A simple guide to the new laws on tipping

Brooke Curtis

Jun 2023 ⋅ 3 min read

A man and woman sitting at a table in a restaurant, paying for a meal using a terminal

A new law on tipping has been making its way through Parliament over the last few months.

The "tips bill", as it’s colloquially known, will make it illegal to withhold any service charges from staff and will require businesses to put processes in place to record tips and systems to document that they're being distributed fairly.

The "Employment (Allocation of Tips) Act 2023" received Royal Assent in May, meaning that it's in its final stages and we can expect it to come into law.

The new measures are likely to come into effect in early 2024, so here are the key things you need to know, and what you need to do to prepare.

Withholding tips from staff will become illegal

Under the new legislation, it will become unlawful for a business to hold back any tip or service charge and not pass it along to their employees. One hundred percent of qualifying tips must be given to staff — this includes discretionary charges, whether card or cash, and you cannot make any deductions from the tip (such as card charges or admin costs), with the only exception being tax.

Tips must be distributed fairly to all workers, and importantly agency staff must be treated the same as employed staff.

What constitutes "fair" will also likely be regulated, and it’s expected that a new "code of practice" will accompany the bill to provide businesses with guidance on how tips should be shared.

Operators will need to have a written policy available to all staff that details how tips are distributed

Each business will need to have a written policy, available to all staff, that clearly states how tips are collected and distributed.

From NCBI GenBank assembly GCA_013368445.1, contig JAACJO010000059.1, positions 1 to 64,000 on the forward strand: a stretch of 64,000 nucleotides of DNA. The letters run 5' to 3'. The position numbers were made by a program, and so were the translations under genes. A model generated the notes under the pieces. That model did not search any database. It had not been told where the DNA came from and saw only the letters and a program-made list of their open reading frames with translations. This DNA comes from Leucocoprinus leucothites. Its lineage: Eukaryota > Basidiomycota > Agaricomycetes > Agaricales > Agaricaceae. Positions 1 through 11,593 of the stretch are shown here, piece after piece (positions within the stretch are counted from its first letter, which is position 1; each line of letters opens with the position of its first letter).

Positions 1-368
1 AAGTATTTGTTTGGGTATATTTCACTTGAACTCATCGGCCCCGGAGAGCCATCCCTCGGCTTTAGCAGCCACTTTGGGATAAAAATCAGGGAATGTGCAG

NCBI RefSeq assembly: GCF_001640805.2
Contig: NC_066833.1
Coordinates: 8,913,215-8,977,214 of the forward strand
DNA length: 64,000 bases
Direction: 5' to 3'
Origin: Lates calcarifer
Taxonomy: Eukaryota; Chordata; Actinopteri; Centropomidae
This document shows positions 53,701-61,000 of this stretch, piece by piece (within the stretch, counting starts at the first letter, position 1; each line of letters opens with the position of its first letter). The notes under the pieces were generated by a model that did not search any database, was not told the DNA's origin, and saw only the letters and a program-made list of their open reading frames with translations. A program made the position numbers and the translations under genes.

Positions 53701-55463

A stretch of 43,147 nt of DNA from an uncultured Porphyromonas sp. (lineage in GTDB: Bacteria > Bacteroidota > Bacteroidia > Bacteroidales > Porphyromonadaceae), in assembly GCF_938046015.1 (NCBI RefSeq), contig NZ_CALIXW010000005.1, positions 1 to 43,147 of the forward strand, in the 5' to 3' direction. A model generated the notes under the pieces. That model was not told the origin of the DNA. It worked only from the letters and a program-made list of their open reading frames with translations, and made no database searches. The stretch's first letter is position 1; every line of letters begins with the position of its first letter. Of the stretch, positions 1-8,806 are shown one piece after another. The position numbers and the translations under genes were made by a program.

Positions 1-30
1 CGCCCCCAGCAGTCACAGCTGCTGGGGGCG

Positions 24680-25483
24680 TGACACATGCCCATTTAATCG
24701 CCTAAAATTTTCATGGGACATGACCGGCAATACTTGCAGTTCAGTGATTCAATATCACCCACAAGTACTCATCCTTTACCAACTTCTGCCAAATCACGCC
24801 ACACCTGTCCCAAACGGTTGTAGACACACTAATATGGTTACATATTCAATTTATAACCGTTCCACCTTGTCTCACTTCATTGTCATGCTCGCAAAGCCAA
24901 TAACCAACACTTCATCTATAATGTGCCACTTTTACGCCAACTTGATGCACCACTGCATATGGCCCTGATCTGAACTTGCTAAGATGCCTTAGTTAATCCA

This could be included in your staff handbook, or it could be a standalone document. You could also require this new policy to be acknowledged so that you have evidence of all staff being aware. You can do this in your RotaCloud account using the Document Acknowledgement feature.

When writing a policy, make sure it's clear and easily understandable. It doesn’t have to be long or complicated; the most important thing is that it details exactly how you're planning to collect, manage and distribute tips at your business.

How to write a tips policy for hospitality businesses

If you don't already have a written policy for tips and their distribution to staff, here are some things that you may want to consider:

  • How you’ll be collecting tips, using ‘X’ method (card, cash, both)
  • The name of the person responsible for managing tips
  • How tips will be divided
  • How tips will be distributed
  • When tips will be distributed (the new law states that tips must be paid no later than the end of the month following the month in which the tip, gratuity or service charge was paid by the customer)
  • And what happens during leave, for example holidays, sick leave, parental leave

Business should also record all tips taken and how they are distributed.

You will need to keep a written (or electronic) record of all tips taken, and include things like the total amount, when they were taken, who they were given to, and how they were ultimately distributed.

Workers will have the right to request to see all of this information, so it must be accessible to staff. It also needs to be kept accurate and up to date as it can be used as evidence in an employment tribunal in the case of a dispute. Records will need to be kept for a period of three years, beginning with the date on which the qualifying tip, gratuity or service charge was paid.

There are dedicated services you could use to keep track like TipJar, or you could use a spreadsheet and keep it stored using your RotaCloud account's Document Storage feature.


Be aware that there may be an extra financial cost associated with collecting and processing tips. From absorbing the added costs of things like card fees, to the increased admin time that you may need, you’ll have to have a plan in place for this ahead of the new laws coming into effect, (likely) next year.

The new legislation can be read in full here.